Craft beer lovers in California are well aware of the fantastic products Jesse Fridman and Damian Fagan have been putting out over the last few years. While those names might not sound familiar to most, the San Francisco-based Almanac Beer Company they started in 2010 has garnished quite a reputation for putting out unique beers using locally-sourced ingredients from family owned farms. Their farm to barrel approach has turned out a long line of highly-rated brews all without the use their own brewing equipment.
That’s right; there is no actual Almanac brewing facility.1
They are part of the growing trend of contract brewers. Commonly referred to as “gypsy brewers,” they brew there beer using other brewery’s equipment during slow periods in their brewing schedules. The duo does have aspirations of opening their own brew house and tasting room, but for now they will stick with churning out world class beers with the help of their Bay Area brewing neighbors.
One of Almanac’s recent release was its Heirloom Pumpkin Barleywine, a beer first released in 2013. This nod to the changing of the seasons is packed with over 1,000 pounds of organic heirloom pumpkins and then aged in a combination of brandy and rye barrels. After about a year in the barrels it is then blended with a fresh batch of spiced barleywine to create the finished product.2
As I pour the beer into a glass the first thing that catches my eye is the beautiful burnt orange color of the brew. It has a thin off-white head that dissipates quickly leaving a halo of tiny bubbles around the glass. I can smell the beer before I even put my nose to the glass. As I take my first sniff of the glass, my first impression is a gingerbread house covered in caramel. A really rich malty sweetness along with your classic pumpkin pie spices.3 There is also a nice roasted pumpkin note that comes through as well making it a very complex smelling beer. The beautiful nose on this beer is really inviting and begs to be tasted.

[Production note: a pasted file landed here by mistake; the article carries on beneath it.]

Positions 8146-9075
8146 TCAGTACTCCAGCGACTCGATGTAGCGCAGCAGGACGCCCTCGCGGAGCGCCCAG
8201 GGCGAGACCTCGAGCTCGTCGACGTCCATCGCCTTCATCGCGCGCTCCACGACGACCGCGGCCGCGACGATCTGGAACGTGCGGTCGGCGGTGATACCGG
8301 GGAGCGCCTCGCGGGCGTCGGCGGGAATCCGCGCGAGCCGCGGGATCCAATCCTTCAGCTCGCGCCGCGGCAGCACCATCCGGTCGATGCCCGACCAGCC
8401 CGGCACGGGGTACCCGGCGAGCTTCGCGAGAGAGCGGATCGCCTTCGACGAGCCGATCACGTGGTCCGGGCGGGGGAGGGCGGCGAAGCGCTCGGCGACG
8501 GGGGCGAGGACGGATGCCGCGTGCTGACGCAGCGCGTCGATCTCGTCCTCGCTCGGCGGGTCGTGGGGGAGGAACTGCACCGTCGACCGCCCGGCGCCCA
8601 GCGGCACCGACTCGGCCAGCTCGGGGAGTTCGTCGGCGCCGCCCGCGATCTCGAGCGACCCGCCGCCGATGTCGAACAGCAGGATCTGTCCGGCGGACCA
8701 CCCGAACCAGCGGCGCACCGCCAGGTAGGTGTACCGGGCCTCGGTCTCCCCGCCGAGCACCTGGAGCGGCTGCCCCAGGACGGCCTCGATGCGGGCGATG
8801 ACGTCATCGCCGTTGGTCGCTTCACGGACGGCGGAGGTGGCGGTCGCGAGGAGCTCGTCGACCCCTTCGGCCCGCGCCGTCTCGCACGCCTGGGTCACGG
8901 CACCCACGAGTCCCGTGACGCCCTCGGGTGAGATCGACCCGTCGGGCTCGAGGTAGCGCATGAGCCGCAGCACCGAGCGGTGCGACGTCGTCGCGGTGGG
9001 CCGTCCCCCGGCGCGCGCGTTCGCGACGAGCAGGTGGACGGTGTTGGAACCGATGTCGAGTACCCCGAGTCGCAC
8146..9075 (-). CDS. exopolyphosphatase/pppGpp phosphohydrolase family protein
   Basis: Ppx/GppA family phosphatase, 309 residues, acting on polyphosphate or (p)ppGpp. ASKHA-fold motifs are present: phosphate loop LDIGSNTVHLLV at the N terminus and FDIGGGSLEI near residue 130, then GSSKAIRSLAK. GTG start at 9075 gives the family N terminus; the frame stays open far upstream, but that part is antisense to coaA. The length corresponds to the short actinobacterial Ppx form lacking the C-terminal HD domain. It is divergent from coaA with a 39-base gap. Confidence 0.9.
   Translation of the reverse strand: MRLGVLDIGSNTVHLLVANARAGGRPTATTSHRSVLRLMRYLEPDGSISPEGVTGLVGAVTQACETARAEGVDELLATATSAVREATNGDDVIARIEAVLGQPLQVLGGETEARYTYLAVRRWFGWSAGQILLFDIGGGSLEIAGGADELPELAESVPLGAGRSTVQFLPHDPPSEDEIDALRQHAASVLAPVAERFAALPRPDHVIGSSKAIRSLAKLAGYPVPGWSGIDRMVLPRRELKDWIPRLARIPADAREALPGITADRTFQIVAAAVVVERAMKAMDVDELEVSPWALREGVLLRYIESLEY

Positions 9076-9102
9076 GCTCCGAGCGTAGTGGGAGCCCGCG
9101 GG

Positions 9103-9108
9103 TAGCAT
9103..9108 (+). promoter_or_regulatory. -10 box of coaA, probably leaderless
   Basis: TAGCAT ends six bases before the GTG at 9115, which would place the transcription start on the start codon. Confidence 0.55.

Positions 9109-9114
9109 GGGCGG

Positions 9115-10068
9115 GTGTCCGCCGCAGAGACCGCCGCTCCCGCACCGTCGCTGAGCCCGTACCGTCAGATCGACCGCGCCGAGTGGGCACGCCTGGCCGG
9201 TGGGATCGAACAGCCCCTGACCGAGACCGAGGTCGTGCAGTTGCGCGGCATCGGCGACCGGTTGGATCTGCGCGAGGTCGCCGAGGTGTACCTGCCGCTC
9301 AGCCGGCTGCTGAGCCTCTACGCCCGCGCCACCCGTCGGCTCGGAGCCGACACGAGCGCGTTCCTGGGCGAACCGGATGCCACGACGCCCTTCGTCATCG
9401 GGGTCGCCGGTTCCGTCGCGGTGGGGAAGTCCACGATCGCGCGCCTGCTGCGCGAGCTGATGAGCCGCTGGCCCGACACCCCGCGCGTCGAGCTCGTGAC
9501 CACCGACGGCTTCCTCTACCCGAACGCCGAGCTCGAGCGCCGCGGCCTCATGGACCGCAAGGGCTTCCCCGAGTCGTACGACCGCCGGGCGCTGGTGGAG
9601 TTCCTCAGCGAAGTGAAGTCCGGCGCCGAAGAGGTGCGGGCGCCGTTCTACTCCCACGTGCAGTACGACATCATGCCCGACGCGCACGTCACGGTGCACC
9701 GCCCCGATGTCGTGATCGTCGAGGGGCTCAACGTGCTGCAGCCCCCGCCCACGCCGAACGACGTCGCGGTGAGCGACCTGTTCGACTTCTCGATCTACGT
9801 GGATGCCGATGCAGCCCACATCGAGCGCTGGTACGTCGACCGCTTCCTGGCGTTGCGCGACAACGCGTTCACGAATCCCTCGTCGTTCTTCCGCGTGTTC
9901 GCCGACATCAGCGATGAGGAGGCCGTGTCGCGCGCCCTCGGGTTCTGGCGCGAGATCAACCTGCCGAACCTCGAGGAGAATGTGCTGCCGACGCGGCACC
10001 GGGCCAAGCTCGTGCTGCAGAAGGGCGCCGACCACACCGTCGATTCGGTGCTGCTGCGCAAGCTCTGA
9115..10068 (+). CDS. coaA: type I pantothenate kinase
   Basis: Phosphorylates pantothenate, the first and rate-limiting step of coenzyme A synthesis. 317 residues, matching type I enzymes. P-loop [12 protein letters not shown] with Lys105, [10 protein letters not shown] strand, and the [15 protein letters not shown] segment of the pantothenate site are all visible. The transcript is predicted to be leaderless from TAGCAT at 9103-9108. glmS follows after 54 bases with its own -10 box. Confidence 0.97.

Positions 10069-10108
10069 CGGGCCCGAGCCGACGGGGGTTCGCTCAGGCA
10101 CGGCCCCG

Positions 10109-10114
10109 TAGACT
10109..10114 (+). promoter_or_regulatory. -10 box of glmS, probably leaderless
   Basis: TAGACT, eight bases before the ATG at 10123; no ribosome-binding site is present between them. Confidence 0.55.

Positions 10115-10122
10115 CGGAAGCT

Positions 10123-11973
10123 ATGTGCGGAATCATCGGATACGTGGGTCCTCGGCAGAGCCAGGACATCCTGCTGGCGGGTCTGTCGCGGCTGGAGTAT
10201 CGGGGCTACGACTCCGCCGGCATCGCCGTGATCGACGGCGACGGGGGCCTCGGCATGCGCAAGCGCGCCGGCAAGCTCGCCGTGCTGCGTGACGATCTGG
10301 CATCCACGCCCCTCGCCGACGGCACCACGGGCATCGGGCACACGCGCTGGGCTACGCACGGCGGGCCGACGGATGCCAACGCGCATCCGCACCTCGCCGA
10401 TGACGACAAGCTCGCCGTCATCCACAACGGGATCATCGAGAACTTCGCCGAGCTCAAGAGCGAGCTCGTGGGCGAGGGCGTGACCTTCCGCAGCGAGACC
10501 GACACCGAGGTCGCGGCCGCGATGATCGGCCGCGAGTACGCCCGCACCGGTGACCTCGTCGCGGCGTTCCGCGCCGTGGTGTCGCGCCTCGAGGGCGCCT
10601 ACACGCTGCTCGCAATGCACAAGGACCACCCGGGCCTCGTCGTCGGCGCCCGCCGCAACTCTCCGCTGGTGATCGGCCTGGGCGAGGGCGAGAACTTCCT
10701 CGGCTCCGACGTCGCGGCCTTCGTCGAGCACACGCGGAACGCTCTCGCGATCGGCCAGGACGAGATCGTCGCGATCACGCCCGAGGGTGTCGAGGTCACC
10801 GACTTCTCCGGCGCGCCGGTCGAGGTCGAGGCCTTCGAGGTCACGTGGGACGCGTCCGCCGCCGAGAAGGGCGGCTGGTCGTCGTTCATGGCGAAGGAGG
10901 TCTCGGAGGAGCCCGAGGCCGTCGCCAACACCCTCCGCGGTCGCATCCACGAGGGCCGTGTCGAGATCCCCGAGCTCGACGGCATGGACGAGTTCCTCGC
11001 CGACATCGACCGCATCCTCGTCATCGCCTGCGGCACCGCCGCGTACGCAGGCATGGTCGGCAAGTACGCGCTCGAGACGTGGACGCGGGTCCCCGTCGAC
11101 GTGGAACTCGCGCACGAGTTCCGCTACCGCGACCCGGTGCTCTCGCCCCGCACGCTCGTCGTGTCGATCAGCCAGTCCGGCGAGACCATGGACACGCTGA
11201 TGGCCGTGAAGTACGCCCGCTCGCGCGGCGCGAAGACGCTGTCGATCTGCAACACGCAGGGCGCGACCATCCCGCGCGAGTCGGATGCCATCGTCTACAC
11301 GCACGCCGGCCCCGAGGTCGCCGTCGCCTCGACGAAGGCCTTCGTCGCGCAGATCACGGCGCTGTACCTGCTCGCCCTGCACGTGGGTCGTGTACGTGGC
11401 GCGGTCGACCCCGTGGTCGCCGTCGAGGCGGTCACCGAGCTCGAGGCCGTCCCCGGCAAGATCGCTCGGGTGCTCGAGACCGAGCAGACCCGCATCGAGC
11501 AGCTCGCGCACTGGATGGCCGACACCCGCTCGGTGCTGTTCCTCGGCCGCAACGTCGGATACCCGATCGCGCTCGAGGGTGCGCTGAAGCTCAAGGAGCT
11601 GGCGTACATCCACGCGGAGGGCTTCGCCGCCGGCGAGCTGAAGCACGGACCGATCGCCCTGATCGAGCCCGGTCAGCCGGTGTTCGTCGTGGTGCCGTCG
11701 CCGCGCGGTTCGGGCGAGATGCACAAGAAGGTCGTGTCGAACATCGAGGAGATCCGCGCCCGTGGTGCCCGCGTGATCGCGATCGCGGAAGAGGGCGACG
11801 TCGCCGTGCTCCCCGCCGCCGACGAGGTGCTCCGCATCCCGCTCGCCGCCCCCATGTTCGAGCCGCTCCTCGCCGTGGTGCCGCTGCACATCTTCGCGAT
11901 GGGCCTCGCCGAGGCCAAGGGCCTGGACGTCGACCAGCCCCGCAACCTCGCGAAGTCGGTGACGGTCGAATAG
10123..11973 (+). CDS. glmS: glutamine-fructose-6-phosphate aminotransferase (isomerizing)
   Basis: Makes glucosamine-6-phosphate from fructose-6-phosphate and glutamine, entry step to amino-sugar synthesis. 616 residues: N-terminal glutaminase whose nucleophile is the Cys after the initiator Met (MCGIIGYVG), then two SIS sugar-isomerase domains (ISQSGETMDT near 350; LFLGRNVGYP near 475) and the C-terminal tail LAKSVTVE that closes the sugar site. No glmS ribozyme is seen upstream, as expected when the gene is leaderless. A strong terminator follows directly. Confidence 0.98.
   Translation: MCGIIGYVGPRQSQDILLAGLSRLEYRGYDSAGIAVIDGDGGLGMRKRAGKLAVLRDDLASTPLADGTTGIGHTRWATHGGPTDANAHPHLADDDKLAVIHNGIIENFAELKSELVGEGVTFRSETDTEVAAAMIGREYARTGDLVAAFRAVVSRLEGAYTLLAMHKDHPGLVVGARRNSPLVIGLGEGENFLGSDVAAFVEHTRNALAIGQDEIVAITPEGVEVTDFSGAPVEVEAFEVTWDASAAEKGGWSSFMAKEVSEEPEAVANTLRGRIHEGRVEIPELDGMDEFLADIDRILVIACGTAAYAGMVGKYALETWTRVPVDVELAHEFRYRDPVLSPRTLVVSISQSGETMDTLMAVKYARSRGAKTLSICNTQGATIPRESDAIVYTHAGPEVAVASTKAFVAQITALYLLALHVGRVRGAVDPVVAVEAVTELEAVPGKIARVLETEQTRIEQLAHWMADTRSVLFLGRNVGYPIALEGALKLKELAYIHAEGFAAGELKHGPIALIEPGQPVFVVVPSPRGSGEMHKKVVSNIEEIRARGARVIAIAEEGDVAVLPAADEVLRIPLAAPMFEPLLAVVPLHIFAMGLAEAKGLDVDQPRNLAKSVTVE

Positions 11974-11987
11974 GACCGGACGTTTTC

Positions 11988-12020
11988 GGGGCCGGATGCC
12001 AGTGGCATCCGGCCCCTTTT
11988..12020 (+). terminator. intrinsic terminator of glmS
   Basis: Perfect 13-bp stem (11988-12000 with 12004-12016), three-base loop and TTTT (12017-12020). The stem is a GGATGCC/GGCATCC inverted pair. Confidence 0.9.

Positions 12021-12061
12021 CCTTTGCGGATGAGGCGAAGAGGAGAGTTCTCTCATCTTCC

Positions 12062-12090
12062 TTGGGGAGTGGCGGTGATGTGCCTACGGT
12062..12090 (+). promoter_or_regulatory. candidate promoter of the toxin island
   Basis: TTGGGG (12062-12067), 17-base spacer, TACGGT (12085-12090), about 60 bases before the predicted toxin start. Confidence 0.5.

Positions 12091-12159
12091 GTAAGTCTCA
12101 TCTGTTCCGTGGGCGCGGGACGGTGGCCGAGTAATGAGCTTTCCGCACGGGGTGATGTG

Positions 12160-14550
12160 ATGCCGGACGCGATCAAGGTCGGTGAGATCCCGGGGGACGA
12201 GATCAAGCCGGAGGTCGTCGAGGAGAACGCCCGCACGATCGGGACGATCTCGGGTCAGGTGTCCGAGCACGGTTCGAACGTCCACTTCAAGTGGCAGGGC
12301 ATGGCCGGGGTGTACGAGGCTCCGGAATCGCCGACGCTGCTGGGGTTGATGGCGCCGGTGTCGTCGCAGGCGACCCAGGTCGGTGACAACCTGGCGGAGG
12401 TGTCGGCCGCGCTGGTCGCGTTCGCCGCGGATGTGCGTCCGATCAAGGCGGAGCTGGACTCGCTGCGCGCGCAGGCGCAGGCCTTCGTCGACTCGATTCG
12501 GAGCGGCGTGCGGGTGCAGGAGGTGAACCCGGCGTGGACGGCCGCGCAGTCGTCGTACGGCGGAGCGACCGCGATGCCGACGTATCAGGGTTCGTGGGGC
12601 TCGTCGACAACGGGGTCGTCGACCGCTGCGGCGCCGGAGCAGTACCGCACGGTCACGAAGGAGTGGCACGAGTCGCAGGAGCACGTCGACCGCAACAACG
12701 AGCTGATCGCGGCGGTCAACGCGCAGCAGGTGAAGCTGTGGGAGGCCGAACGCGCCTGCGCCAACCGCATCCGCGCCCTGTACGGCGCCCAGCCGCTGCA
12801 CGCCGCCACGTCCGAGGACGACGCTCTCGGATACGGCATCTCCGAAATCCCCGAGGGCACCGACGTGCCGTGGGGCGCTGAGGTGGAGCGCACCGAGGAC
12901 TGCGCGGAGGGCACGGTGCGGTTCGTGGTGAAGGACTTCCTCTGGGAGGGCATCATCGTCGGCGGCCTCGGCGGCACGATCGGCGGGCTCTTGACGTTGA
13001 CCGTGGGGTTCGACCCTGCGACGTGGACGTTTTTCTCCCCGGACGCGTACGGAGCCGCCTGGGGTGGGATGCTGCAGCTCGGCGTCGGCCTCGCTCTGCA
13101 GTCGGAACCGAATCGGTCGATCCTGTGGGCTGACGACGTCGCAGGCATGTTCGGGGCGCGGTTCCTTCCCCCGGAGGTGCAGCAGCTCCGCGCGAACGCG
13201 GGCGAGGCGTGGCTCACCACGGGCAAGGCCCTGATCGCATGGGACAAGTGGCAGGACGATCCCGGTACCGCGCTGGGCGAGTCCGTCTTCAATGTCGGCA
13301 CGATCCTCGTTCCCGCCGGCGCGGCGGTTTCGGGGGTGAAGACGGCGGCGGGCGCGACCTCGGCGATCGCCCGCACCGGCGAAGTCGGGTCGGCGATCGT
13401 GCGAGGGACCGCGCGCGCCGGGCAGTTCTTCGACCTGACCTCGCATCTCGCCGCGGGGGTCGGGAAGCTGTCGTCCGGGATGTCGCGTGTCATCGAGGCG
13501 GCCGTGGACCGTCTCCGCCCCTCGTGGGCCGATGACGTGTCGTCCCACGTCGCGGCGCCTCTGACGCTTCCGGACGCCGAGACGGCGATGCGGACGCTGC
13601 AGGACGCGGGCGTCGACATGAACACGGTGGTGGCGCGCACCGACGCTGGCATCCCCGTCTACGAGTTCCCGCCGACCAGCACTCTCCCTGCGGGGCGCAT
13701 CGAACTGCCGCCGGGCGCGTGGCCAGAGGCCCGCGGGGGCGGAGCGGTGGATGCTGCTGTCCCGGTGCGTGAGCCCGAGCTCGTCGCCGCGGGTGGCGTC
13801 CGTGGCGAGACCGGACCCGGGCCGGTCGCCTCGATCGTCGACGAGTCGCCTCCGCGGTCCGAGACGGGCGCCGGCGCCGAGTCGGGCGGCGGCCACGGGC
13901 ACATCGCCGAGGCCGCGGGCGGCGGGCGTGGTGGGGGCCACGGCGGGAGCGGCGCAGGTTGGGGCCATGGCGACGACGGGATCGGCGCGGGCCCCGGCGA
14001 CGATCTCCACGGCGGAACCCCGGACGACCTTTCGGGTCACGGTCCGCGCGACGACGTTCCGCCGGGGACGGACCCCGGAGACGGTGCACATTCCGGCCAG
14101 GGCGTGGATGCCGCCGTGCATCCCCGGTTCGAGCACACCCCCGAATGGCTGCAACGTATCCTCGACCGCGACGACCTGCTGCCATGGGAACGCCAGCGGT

As I take my first sip I am quickly met by a lot of the same flavors as the nose. The gingerbread and spices definitely carry over into the taste but it is met with a big caramel sweetness that has a touch of vanilla that I assume is from the barrels. After a quick swirl around the taste buds the brandy barrel arrives in a big way. The deep wine like brandy notes linger for a bit while a slight hint of the rye wonders in. There is a noticeable alcohol bite but it helps cut the sweetness a bit and the more I drink the more the brandy barrels start to take more of a roll. It is a fantastically complex sipper with a lot of bold flavors to offer.